Tesla: Man Out of Time, by Margaret Cheney
reviewed by Maria Barron
Prolific inventor Nikola Tesla was a huge star,
not only in the scientific world but also in the popular press, during the flashy, world-changing era when the 19th century turned
to the 20th. Some of his inventions, specifically those he patented as part of a
far-reaching dream for enabling instant worldwide
communication, form the basis of the computer technology that has come to fruition a century later in, of all things, a method for
instant worldwide communication. Home computers and the Internet are different vehicles than he imagined, but when modern-day inventors
sought patents for the combination of technologies underlying computers, they kept finding those patents were already issued -
This eccentric and somewhat reclusive
celebrity scientist had a name as big as Thomas Edisons at the time, when the two were sometimes working
together and sometimes in competition. Oddly, Tesla descended into such obscurity during the automated age he helped
to bring about that the strange reality is many readers of popular literature had never even heard of him until
Linda Goodmans Star Signs brought him to our attention.
Yet, Linda was not alone in wanting to give Tesla
his due. Others also have worked to restore the lustrous reputation of the inventor who lived from 1856-1943 and who
dreamed of transmitting electrical power worldwide, cheaply, abundantly and without wires, from a special tower to any
building with an antenna. In light of the increasing interest, Simon & Schuster republished Margaret Cheneys 1981
biography, Tesla: Man Out of Time, in 2001 under its Touchstone imprimatur.
Readers without a strong interest in the technical
aspects of electrical science will find a few passages where their eyes glaze over, but readers who first met Tesla through
Linda Goodmans Star Signs might be tickled to find a few unexpected similarities between the books. For instance,
while there is no separate chapter on numerology in the Tesla biography, the author does note Teslas preference for numbers
divisible by three. Perhaps not in his science, but in his personal life, whenever he had discretion in choosing how many
items - like hotel towels - to order, he would order in multiples of three.
His great passions, however, were limited to two:
electricity and poetry. If he had a love life, he didnt let on. The dapper Serbian immigrant to the United States,
who partied in the highest of social circles among millionaire financiers and famous artists and writers, may have been
secretly gay, Cheney suggests. Or perhaps he simply couldnt be distracted by matters of the heart, obsessed as he was with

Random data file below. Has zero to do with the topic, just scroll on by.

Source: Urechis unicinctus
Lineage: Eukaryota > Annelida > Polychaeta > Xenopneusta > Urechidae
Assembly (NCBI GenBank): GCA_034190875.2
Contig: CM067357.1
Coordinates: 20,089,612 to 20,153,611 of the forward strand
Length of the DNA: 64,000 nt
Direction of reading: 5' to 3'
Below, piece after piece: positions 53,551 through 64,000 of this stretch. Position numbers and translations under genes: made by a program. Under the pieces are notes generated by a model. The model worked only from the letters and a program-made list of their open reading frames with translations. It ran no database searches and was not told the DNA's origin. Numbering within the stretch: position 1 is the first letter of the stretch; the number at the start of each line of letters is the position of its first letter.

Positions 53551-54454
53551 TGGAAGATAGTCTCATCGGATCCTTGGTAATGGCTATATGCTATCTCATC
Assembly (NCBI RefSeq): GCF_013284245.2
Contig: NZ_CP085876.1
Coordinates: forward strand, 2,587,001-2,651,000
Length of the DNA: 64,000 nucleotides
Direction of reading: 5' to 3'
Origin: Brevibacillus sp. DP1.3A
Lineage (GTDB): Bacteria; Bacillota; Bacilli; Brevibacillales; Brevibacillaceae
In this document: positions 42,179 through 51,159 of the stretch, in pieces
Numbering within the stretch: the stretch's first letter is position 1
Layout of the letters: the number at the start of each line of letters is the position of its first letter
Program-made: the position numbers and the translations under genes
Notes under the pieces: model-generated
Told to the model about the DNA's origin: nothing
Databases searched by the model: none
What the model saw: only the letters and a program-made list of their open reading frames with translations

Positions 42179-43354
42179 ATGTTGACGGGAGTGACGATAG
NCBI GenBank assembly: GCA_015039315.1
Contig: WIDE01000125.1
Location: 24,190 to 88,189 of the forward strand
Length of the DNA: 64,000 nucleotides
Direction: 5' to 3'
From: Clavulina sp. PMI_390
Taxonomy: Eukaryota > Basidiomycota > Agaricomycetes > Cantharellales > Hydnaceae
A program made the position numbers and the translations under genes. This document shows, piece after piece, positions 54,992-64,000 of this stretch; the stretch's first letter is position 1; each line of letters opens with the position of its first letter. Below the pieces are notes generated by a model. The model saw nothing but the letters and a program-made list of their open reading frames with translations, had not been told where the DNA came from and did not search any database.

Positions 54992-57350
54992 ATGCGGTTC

chasing the electrical dreams and visions that came to him in bright flashes of light - many more ideas than he could ever
follow through on and bring into useable form.
By mid-life, Tesla had realized that he was ahead of his
time; that people were not ready to do anything with many of the forms of power he wanted to give them. He lamented the situation
but also comforted himself with the notion of going to join the classical geniuses in the corner of heaven reserved for
great minds. As he wrote to a friend:
Luka, I see every day that we are both too far ahead of our time! My system
of wireless telegraph is buried in the transactions of a scientific society, and your great poem on the heroes of Manila did
not even as much as save Montojo, and just as my enemies maintain that I am merely writing ideas of others, so yours will
say that it is because of your poem that Montojo was condemned!
But we shall continue in our noble efforts, my friend,
not minding the bad and foolish world, and sometime ... I shall be explaining the principles of my intelligent machine (which
will have done away with guns and battleships) to Archimedes, and you will read your great poems to Homer.
In this biography, Cheney seeks to provide a more personal
portrait of Tesla than had been available before. She largely fulfills that goal, while also relating vivid descriptions
of the times and an adequate sense of the major players - including the all-important financiers - involved in the era that
introduced automation to the world.
Tesla invented the process through which electrical power,
in the form of alternating current (AC) has been delivered to homes and businesses ever since. Yet Edison, who fought against AC
in a losing battle to make his own generators of direct current (DC) the unchallenged standard, is generally and somewhat erroneously
credited with bringing electricity to the masses. Reading Tesla: Man Out of Time at the very least makes one aware whom to thank
while flipping a switch on the way into the bathroom late at night.
And if household illumination happens to have been brought to you by a man who spent his
own nights pondering how to split the Earth in two through manipulations of the planets natural vibrational cycle, a man who moved from New York to Colorado
Springs to create huge indoor electrical storms, complete with thunder, inside an oddly shaped, custom-built lab ... well, I guess thats genius